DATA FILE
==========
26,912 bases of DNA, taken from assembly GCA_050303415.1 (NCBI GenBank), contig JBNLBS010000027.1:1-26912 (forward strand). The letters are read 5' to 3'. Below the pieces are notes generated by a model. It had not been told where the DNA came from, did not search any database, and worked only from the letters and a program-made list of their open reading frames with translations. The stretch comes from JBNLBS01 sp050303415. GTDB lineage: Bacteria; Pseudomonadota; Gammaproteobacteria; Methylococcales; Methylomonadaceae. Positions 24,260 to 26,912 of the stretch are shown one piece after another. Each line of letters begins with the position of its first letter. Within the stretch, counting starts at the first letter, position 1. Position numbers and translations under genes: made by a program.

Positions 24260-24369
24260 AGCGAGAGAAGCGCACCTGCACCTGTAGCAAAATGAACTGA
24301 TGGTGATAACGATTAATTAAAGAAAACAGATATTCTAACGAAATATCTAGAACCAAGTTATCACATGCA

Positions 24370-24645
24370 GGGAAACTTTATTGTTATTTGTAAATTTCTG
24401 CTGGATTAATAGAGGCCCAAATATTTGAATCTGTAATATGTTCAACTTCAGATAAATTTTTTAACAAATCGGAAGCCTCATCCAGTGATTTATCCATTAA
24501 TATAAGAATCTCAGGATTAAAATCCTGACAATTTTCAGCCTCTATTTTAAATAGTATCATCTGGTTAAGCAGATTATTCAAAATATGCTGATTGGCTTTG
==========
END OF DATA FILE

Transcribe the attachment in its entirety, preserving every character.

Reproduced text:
26,912 bases of DNA, taken from assembly GCA_050303415.1 (NCBI GenBank), contig JBNLBS010000027.1:1-26912 (forward strand). The letters are read 5' to 3'. Below the pieces are notes generated by a model. It had not been told where the DNA came from, did not search any database, and worked only from the letters and a program-made list of their open reading frames with translations. The stretch comes from JBNLBS01 sp050303415. GTDB lineage: Bacteria; Pseudomonadota; Gammaproteobacteria; Methylococcales; Methylomonadaceae. Positions 24,260 to 26,912 of the stretch are shown one piece after another. Each line of letters begins with the position of its first letter. Within the stretch, counting starts at the first letter, position 1. Position numbers and translations under genes: made by a program.

Positions 24260-24369
24260 AGCGAGAGAAGCGCACCTGCACCTGTAGCAAAATGAACTGA
24301 TGGTGATAACGATTAATTAAAGAAAACAGATATTCTAACGAAATATCTAGAACCAAGTTATCACATGCA

Positions 24370-24645
24370 GGGAAACTTTATTGTTATTTGTAAATTTCTG
24401 CTGGATTAATAGAGGCCCAAATATTTGAATCTGTAATATGTTCAACTTCAGATAAATTTTTTAACAAATCGGAAGCCTCATCCAGTGATTTATCCATTAA
24501 TATAAGAATCTCAGGATTAAAATCCTGACAATTTTCAGCCTCTATTTTAAATAGTATCATCTGGTTAAGCAGATTATTCAAAATATGCTGATTGGCTTTG